Markets and prices: Markets are well supplied with staple food, and showing a slight increase compared with last year, despite the seasonal deterioration in local conditions following the decline in agricultural production in 2019 in some areas, including Maradi, Zinder and Tahoa. Market availability of cereals is ensured by commercial imports, which are exempt from bans on the movement of goods and people in connection with COVID-19. However, they are still declining compared with the five-year average, following the closure of the border with Nigeria in August 2019. In the Diffa, Tillabéry and North Tahoua regions, meanwhile, internal and cross-border movements remain below average due to insecurity at the borders and on trade routes within those areas. According to the Agricultural Market Information System (AMIS), 64 percent of the supply of local cereals (millet and sorghum) is provided by traders in Niger (compared with 70-80 percent in the previous year), 17 percent by local producers and 19 percent by foreign traders. In the case of maize, 74 percent is supplied by traders in Niger and 26 percent by foreign traders. Demand is low, despite the fact that most households have depleted their stocks due to the negative impact of COVID-19 on their purchasing power. Low demand at the local level is due to free food distribution operations implemented by the Government and its partners between June and September, as a way of mitigating the impact of the pandemic on households’ access to food. However, there has been an increase in demand of about 30 percent due to traders in Niger, who account for about 40 percent of market demand. Dry cereal prices remain slightly higher than in the same month last year. Millet prices are also slightly higher than the five-year average. Compared with the five-year average, the prices of dry cereals (millet, sorghum, and maize) rose by 15 to 40 percent in the markets in Belbédji and Gouré (Zinder), Mainé Soroa (Diffa), Arlit (Agadez), Gararé (Maradi), Gothèye and Abala (Tillabéry) and Tchintabaraden (Tahoua). However, cowpea prices are significantly lower compared with May 2019 and the five-year average, due to good harvests in 2018 and 2019, which have boosted household and government stocks.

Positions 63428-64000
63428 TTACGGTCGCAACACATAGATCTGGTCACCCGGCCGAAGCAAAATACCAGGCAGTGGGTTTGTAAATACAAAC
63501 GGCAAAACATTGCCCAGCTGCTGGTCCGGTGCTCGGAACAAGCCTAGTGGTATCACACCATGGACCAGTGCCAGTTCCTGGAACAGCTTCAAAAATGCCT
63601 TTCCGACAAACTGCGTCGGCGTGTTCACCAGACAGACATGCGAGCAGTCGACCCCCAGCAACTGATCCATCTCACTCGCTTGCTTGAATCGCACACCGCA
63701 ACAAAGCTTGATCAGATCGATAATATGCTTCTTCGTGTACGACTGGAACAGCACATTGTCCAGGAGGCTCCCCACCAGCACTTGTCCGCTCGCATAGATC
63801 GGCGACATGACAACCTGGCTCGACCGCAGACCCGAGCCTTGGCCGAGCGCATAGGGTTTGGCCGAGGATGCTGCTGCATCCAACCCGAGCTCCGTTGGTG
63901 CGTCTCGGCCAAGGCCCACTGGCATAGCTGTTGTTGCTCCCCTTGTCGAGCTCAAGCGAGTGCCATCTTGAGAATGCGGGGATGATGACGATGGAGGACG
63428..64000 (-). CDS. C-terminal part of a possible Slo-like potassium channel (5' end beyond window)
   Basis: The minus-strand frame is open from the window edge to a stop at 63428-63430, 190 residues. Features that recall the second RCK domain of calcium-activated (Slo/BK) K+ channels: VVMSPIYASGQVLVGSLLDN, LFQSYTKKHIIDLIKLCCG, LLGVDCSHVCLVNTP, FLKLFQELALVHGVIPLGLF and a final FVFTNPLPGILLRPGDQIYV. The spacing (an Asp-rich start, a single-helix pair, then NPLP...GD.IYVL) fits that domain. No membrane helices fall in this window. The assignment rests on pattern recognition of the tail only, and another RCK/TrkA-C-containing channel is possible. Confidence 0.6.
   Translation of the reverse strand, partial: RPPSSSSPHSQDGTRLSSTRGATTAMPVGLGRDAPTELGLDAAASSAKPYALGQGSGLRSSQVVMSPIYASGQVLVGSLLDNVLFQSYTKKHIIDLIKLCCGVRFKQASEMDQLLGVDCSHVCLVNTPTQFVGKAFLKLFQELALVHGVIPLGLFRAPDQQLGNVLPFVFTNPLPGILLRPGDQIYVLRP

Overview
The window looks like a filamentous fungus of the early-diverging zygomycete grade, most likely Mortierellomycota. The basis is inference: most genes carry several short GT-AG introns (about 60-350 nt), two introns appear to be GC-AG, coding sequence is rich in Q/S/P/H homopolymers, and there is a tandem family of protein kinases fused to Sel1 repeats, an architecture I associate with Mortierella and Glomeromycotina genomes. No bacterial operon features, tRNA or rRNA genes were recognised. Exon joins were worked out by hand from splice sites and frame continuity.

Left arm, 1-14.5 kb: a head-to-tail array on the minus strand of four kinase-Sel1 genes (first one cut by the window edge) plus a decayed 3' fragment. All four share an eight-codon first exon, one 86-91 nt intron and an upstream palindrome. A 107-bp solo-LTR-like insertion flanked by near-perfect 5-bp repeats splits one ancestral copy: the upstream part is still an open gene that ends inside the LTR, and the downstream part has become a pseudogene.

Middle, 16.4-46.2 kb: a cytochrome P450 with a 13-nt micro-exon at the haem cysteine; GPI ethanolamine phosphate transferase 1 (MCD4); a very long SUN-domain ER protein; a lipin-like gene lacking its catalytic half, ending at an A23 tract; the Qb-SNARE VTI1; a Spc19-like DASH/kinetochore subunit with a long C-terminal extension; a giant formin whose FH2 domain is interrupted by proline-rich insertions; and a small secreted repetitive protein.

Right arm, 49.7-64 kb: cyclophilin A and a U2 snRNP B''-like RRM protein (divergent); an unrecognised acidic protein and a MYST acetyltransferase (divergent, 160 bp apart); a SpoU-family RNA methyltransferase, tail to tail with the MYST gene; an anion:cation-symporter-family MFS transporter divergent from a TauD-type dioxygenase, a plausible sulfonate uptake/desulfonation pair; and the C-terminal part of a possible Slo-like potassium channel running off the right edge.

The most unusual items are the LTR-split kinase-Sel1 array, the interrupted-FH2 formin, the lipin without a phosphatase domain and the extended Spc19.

In livestock markets, the level of supply in May 2020 shows a general decline for all species and categories, which according to the Livestock Market Information System (LMIS) varies from 10 to 17 percent for small ruminants to 21 to 28 percent for large ruminants, compared with last year. The decline in supply has followed the trend in demand, which is also declining by 21 to 25 percent for small ruminants and 33 to 38 percent for large ruminants; this is thought to be linked to the decline in exports, which are falling by 40 to 44 percent for small ruminants and 47 to 48 percent for large ruminants.

    Livestock prices are generally stable compared with the previous month, but are falling compared with the same period last year and the five-year average as a result of declining demand, following border closures affecting the movements of exporters. The largest decreases (20 percent and more) compared with the five-year average are found in the markets of Aderbissenat and Agadez Commune (Agadez), Birni NKonni, Abalak, Tchintabaren, Tahoua Commune and Tamaské (Tahoua), Nguigmi, Nguel Kolo and Kindjandi (Diffa), Tanda, Béla and Bagagi (Dosso), Soubdou and Bakin Birdji (Zinder), Sabon Machi (Maradi), and Téra and Ayorou (Tillabéry).